Additional deities that I have recently begun relationships with (like within the last six weeks or so) also receive weekly incense offerings along with the Fabulous Five mentioned above. They are: Elegua, Oya, and Dionysos. Elegua and Oya receive the lovely Elegua and Van Van incenses respectively, Dionysos gets the Satyr incense. Again, all from Beads-n-Botanicals in Urbana. I made my first High Day offerings for Elegua and Oya recently, where I gave them cinnamon vodka which they both seemed to appreciate. Dionysos and I have yet to have a High Day but I recently gave him a wine libation. Thus far, Dionysos seems the easiest to please of the three. I am still working out what Elegua and Oya would like in terms of offerings. Rum and candy seem to be very high on Elegua’s list though he seems alright with Tequila in a pinch. Oya is a bit of a mystery lately. However my research is yielding a number of viable options.

Beginning this week, I hope to go back to basics, to return to a regular meditation practice. I think it will help me to recenter and “tune in” to energy a little better. I also want to do more experimentation with energy work. I hope to test out a few different methods for raising energy and note the differences between the methods, a bit more of a scientific approach. I generally favor that approach but I want to make the process more regular and more meticulous, taking less for granted. This will be in addition to my regular “temple maintenance” work for the gods as well as the future directions mentioned in my previous post.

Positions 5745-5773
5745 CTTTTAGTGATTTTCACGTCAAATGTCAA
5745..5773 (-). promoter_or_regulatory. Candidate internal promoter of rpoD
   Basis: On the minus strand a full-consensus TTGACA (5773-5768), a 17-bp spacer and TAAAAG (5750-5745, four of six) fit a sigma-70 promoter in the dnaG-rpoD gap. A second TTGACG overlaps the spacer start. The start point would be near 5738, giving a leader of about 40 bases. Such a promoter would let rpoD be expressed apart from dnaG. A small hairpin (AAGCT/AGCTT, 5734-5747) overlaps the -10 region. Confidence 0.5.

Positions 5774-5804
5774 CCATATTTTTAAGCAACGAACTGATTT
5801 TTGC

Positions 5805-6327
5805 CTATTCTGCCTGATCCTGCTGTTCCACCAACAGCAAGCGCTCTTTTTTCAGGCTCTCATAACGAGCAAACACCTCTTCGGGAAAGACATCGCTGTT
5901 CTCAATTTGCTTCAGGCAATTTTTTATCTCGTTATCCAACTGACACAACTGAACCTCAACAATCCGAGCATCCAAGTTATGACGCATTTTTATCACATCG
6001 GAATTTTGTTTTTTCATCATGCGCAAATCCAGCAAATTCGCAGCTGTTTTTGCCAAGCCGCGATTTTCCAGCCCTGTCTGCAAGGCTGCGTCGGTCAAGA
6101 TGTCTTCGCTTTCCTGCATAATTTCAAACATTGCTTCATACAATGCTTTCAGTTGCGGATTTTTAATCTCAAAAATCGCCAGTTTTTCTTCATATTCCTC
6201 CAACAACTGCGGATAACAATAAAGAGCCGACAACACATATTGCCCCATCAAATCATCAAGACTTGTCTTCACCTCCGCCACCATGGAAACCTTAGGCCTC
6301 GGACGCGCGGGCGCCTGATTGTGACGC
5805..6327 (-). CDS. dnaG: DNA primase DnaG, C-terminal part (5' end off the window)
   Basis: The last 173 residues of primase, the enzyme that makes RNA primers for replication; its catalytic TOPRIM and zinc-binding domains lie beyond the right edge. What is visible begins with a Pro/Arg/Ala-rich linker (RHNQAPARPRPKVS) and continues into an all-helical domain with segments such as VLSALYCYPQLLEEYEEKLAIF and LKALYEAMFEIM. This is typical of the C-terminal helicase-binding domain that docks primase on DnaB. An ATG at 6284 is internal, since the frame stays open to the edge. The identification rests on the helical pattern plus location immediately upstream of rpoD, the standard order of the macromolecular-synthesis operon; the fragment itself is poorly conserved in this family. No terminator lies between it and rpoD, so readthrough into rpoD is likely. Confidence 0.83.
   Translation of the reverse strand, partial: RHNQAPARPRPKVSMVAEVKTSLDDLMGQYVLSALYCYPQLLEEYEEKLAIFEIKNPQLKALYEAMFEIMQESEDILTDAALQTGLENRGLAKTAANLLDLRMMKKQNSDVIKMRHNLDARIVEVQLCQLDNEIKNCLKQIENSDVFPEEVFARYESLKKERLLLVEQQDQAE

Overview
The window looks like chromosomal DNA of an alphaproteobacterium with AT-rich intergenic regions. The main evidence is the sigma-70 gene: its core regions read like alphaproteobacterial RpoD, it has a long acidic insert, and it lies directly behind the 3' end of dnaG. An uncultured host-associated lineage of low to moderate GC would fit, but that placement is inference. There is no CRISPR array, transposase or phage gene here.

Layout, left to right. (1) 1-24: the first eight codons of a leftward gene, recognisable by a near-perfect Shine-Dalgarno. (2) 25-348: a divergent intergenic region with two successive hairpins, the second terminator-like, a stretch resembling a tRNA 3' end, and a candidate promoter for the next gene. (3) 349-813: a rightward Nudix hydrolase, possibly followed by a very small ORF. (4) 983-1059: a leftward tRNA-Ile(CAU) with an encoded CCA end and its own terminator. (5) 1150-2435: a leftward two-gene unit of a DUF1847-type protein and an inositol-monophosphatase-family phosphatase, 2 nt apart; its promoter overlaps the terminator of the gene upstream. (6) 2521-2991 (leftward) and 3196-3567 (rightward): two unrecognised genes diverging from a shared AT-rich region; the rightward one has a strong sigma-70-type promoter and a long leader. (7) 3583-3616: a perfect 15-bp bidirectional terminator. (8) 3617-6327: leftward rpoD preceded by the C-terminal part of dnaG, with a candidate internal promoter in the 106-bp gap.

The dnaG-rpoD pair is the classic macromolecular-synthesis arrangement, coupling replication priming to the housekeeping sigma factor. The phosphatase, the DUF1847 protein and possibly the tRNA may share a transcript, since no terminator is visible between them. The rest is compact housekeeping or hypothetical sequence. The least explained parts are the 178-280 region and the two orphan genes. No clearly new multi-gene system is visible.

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4 thoughts on “Personal Spiritual Practice: Past and Present

  1. Do you have a method for choosing incenses or was it just trial-and-error? It seems like you’ve settled on some pretty specific ones linked to specific deities so I figure there might have been some sort of process. I’m not very familiar with incenses since I worry that the many and varied species of animals that live in the house with me might be adverse to something for some reason, but in the warmer months, I feel like I can open a window more regularly to help mitigate this cause for concern.

    • Typically, I search the selection to find items that seem to have a similar energy to the deity’s. Once I have a few options, I start smelling them :-). I narrow down what I like, and purchase from there. If a more appropriate/better smelling incense is developed, I will switch. I have gone through quite a few incense varieties for each deity, and I am pretty sure they will change again soon!

      Ultimately, most sources say that it is the smell of the smoke that the gods enjoy and accept as an offering. Also, it is the smoke itself that carries our prayers to them, so yeah, after the energetics are covered, the big issue for me is does it smell good. When I have been burning a particular scent for a while and it no longer appeals to me quite the way it once did, I take that as a sign and switch it up to keep things fresh and hopefully pleasing to the gods.

      • That makes sense. I have such a difficult time with detecting specific energies in general (lack of practice, I think, more than lack of aptitude) that while I can intellectually follow what you’re saying, it’s harder for me to relate than it might be for others. Oh well 🙂

      • You could potentially flip my approach and start with smell. What does a particular incense make you think of or how does it make you feel (e.g. refreshed, contemplative, spiritual, meditative, energized, etc.), and go from there eventually pairing the feeling/thought with the deity.